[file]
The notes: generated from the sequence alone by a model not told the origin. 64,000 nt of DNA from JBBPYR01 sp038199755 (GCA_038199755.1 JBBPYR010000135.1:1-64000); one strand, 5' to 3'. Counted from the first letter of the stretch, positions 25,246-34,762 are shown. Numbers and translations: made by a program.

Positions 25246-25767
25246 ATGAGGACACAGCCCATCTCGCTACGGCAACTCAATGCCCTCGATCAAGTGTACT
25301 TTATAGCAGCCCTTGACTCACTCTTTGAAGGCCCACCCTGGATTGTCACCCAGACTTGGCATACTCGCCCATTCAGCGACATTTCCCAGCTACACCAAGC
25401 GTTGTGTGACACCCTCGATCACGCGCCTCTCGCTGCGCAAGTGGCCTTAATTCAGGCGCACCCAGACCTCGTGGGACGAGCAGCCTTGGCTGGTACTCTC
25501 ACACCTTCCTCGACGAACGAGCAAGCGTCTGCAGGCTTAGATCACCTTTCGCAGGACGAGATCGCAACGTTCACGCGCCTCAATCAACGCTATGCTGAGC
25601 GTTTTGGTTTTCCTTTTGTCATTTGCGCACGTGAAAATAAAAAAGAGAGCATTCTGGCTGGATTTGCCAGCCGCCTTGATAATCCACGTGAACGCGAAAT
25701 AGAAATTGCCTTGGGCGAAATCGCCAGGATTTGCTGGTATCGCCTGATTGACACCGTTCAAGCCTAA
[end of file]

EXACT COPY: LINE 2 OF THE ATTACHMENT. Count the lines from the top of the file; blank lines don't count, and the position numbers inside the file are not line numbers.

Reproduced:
Positions 25246-25767